I once broke up with a guy because I learned he didn’t read fiction. (Sorry Daniel, it’s true. I let you believe that the other issues of incompatibility were the culprit, but it came down to your aversion to fiction.) Fact.
I can’t relate to someone who doesn’t appreciate a good story. It is like trying to be friends with someone who doesn’t care for music. Did you know these people even exist? My mother is one. She’d rather have silence than music and she has no music collection. Now that I think about it, she doesn’t have any fiction books either. Her shelves are filled with religious and self-help books.
I own some of those books as well, along with a decent collection of Science and other topics, but I can’t… no, I don’t want to live in a world without fiction. The man I spoke about is an avid reader, but believes his reading time should be devoted to learning, as if this can only happen from non-fiction.
But one thing I can say in that man’s favor; he was honest. Most people say they read, but don’t. Here is the most depressing infogram I have ever encountered:
I truly hope you are upset by that data. I was and still am. And yet, I admit my reading has plummeted since I started writing voraciously. But my ipad is as much to blame. I read and help edit other writers, I read blogs and short stories, blurbs on the internet, and I spend a lot of time doing ‘research’ on the internet.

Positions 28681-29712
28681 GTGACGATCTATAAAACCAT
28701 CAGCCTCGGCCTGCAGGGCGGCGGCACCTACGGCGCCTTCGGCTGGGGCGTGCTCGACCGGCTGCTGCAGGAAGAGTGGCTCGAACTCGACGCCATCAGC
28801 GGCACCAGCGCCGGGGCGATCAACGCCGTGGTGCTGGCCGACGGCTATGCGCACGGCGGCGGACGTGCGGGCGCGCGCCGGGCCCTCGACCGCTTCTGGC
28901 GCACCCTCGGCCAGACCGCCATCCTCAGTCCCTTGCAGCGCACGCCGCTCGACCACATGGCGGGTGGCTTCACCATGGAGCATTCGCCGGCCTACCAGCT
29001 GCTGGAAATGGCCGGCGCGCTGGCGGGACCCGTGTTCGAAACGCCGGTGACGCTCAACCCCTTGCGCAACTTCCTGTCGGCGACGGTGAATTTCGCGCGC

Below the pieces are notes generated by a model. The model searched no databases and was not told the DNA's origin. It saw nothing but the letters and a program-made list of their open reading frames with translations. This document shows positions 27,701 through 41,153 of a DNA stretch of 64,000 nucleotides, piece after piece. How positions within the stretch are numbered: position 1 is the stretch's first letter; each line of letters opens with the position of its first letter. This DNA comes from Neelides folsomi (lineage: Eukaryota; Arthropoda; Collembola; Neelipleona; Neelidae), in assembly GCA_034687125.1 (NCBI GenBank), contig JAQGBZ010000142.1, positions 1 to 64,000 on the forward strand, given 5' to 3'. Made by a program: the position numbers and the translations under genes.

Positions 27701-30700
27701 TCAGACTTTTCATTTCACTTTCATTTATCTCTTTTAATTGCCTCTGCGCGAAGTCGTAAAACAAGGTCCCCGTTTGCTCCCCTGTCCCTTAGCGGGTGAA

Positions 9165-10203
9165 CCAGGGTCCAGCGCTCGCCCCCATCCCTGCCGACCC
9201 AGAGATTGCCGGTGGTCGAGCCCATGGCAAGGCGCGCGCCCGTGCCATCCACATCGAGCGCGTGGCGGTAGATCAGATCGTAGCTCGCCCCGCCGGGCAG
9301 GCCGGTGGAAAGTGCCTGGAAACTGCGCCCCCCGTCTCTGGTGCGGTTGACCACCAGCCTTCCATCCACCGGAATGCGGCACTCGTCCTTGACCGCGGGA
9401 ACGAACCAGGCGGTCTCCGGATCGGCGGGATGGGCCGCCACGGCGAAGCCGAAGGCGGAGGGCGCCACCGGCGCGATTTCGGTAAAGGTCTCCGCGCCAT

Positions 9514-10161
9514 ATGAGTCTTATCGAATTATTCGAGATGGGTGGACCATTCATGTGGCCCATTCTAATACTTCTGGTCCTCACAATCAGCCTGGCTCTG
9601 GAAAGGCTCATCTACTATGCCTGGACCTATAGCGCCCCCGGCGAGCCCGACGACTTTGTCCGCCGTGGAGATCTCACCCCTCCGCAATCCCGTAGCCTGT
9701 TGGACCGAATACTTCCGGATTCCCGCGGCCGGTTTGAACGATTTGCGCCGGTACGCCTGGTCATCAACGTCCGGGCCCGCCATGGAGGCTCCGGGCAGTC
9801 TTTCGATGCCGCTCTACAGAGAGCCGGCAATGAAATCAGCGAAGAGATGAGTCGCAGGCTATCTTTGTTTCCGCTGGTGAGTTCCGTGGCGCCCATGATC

But I still read books. I still hold a few fiction books in my hand each year and read them, because when I am asked the question, “What have you been reading?” I want to have an answer. I want to drink my own koolaide. I want to be a true bibliophile, a promoter of reading, and a fictionista. And the only way to do that is to actually read and not just talk about it.
So I am ending this blog to pick up my book. I’m reading, “The Perks of Being a Wallflower,” in case your curious.